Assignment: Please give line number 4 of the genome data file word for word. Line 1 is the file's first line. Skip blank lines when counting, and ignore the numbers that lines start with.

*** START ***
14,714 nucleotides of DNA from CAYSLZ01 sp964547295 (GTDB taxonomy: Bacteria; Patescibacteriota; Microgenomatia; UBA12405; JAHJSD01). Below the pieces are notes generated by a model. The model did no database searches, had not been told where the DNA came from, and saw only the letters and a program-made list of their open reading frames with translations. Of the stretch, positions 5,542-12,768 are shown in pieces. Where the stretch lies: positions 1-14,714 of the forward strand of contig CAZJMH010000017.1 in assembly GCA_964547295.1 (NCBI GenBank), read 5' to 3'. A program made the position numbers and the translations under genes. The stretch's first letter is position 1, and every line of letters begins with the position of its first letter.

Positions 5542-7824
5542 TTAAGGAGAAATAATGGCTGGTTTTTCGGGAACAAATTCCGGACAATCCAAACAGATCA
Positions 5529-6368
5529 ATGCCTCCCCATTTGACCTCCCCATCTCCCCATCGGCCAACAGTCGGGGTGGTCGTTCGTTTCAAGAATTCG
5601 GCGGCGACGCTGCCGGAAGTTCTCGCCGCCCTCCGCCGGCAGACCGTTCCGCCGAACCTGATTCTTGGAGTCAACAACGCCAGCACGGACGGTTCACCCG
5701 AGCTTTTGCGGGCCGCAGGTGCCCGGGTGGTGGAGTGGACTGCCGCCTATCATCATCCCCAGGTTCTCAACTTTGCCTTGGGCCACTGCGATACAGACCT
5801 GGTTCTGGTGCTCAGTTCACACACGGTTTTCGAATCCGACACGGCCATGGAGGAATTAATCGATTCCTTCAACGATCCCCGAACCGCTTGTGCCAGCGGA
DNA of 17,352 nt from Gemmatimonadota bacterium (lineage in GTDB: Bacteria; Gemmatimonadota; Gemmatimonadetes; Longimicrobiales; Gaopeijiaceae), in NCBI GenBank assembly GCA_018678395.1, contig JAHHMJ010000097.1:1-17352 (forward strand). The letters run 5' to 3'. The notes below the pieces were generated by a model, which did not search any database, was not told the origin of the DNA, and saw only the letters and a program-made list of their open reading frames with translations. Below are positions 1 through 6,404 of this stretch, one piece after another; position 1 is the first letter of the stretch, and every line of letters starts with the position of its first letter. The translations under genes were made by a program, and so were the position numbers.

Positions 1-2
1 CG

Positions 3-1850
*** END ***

Positions 5529-6368